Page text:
Written by Michelle Kretzer
the first few years of her life, Pippy the Vietnamese potbellied pig was as
happy as … well, a pig in mud. She had a home with an older couple and the run
of a large yard and was well cared for.
as her guardians' health began to decline, so did their care for Pippy, and
soon she was spending her days confined to a screened porch with no access to
the grass that she loved to roll and play in. Her hooves and teeth were overgrown,
making it hard for her to walk and eat, and she wasn't getting the
companionship that she craved.
of a PETA employee who lived in the area noticed that Pippy never left the
porch and seemed despondent. She let PETA know, and when one of our Community Animal Project staffers visited Pippy's guardians, the couple said that they had been looking
for a better home for the pig and were happy to have our help.
wonderful member with a farm in nearby Suffolk, Virginia, gladly took in sweet Pippy,
who fit right in with the farm's other rescued pigs, Sherlock and Barb. Pippy loves her new companions and her new home, where she has room
to explore, plenty of mud puddles, and all the delicious oranges that she can
Pippy and Sherlock's daily adventures will inspire a great novel … or at least
inspire some folks to stop
It's a common occurrence at PETA: We
received an e-mail from a woman in Illinois who knew that her 18-year-old cat
was suffering and needed to be euthanized, but she was unable to afford euthanasia at her veterinarian's office. So she asked
if PETA could help cover the cost.
The cat's weight had dropped to an alarming
3 pounds. She had begun to stumble
and fall when she tried to walk, and she cried often. Her guardian knew that ending the animal's agony was the right thing to do, and so did we, so PETA quickly arranged for the cat
to be euthanized.
Dan Zen|cc by 2.0 Don't let fear of your own pain cause a dear old friend to suffer
Saying "Goodbye" to an animal
family member is one of the hardest things we will ever have to face. But after
they have devoted their lives to us, we owe it to them not to make them suffer
just because we can't bring ourselves to say "Goodbye."
If you know of an animal at the end of
his or her life who is suffering because his or her guardian doesn't want to
say "Goodbye" or cannot afford the veterinary bill for euthanasia,
contact PETA for help.
Written by Jeff Mackey
A measure of justice has been served in South
Carolina, where, following
PETA's undercover investigation, the
woman who fatally neglected cats at the now-thankfully defunct Sacred Vision Animal Sanctuary (SVAS) outside Myrtle Beach was convicted of violating a county animal-care
ordinance this morning before Magistrate Margie Bellamy Livingston. Elizabeth Owen,
who didn't even bother to show up but instead submitted her plea in writing,
was fined $500 and sentenced to 30 days in jail, but both were suspended.
In March 2011, a Horry County judge ordered the seizure of a dog and approximately 240 cats from Owen—many of whom were suffering from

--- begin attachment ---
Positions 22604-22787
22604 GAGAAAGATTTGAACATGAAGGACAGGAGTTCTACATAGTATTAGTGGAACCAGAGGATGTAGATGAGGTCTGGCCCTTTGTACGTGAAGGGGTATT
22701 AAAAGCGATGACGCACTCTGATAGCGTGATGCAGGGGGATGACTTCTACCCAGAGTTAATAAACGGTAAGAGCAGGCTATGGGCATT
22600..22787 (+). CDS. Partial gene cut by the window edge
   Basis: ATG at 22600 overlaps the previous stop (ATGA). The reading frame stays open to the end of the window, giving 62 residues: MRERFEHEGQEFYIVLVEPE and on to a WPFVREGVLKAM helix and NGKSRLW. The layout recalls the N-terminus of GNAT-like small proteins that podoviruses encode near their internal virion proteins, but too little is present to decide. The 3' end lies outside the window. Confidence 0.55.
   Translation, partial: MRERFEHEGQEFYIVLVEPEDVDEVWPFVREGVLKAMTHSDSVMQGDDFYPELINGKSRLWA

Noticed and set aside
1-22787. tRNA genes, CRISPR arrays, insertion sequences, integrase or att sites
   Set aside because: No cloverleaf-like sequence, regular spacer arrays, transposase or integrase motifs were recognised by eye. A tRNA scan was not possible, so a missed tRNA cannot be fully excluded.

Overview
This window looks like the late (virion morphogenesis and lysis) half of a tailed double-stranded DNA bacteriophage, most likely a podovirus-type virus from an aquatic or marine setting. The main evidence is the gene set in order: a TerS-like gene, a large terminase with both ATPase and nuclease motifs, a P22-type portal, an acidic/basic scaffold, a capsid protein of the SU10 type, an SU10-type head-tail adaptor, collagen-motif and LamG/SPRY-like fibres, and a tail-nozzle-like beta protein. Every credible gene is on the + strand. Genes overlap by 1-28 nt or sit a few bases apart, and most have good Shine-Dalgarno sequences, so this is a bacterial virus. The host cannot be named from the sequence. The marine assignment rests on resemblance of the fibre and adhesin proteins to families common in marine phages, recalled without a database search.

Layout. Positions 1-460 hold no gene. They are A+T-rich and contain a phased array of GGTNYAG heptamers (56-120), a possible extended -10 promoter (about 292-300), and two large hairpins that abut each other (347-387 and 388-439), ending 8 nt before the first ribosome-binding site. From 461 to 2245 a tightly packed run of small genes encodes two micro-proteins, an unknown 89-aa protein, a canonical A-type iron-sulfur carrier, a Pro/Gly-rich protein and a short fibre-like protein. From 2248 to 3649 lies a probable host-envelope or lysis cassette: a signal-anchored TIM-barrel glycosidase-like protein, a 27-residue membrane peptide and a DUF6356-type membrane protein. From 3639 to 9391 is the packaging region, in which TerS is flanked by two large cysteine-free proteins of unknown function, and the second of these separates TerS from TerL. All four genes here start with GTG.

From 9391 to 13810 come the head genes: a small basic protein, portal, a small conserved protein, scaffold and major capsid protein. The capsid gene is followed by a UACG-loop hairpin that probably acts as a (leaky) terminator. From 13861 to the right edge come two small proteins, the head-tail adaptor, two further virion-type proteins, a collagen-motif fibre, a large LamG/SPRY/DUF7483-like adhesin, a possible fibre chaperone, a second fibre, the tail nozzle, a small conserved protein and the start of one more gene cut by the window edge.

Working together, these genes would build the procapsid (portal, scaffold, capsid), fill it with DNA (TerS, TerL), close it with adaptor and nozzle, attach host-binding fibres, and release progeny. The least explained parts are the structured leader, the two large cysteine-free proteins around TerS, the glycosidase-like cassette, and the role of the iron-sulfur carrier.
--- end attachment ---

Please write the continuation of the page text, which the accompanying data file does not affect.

painful conditions, such as anal maggots, herpes, tumors, seizures, abdominal
abscesses, and severe gum disease. Nearly half of the animals had to be
euthanized to alleviate their suffering.
officials returned the dog and 30 cats to Owen. And then it got worse: County officials
did not make good on promises to check on those animals'
welfare. Meanwhile, Owen left the state—in violation of her bond, according to
a prosecutor—and evidently took those animals with her. Although PETA's
investigatory evidence was passed between four attorneys in the 15th Circuit
Solicitor's Office, none of them filed state cruelty-to-animals charges against
Owen. No other jurisdiction has ever failed to file
charges based on such strong evidence against a hoarder still in possession of
As with many so-called "no-kill" operations, SVAS was merely a cover for an animal hoarder. Owen knowingly deprived suffering cats of veterinary care—even refusing offers
of free emergency treatment for dying cats—and stated that she would rather let
the cats die at the facility than have them taken by officials.
In a disturbing twist, just before most of her animals were
seized, Owen sent approximately 25 cats to Caboodle Ranch, another horrific "no-kill" cat "sanctuary,"
in Florida. Based on evidence gathered in a separate PETA investigation,
officials there seized
nearly 700 cats and arrested and charged Caboodle's founder and operator, Craig Grant, with
felony cruelty to animals.
recidivism rate for animal hoarders like Owen is virtually 100 percent. The
failure of Owen's sentence to prevent her from causing more animals to suffer
and die exposes a critical weakness in South Carolina law, which lacks a
commonsense provision—found in most other states' laws—prohibiting convicted
cruelty offenders from owning or possessing any animals.
Craig Grant and Caboodle Ranch continue to ask the public
for donations, including money to pay Grant's legal fees. Ask Florida officials
to cancel Caboodle's registration to solicit contributions.
Please join PETA in calling for legislation that would
enable all South Carolina courts to bar those convicted of cruelty from having
you have a general question for PETA and would like a response, please e-mail Info@peta.org. If you need to report cruelty to
an animal, please click
here. If you are reporting an animal in imminent danger and know where to find the
animal and if the abuse is taking place right now, please call your local
police department. If the police are unresponsive, please call PETA
immediately at 757-622-7382 and press 2.
Follow PETA on Twitter!
Almost all of us grew up eating meat, wearing leather, and going to circuses and zoos. We never considered the impact of these actions on the animals involved. For whatever reason, you are now asking the question: Why should animals have rights? Read more.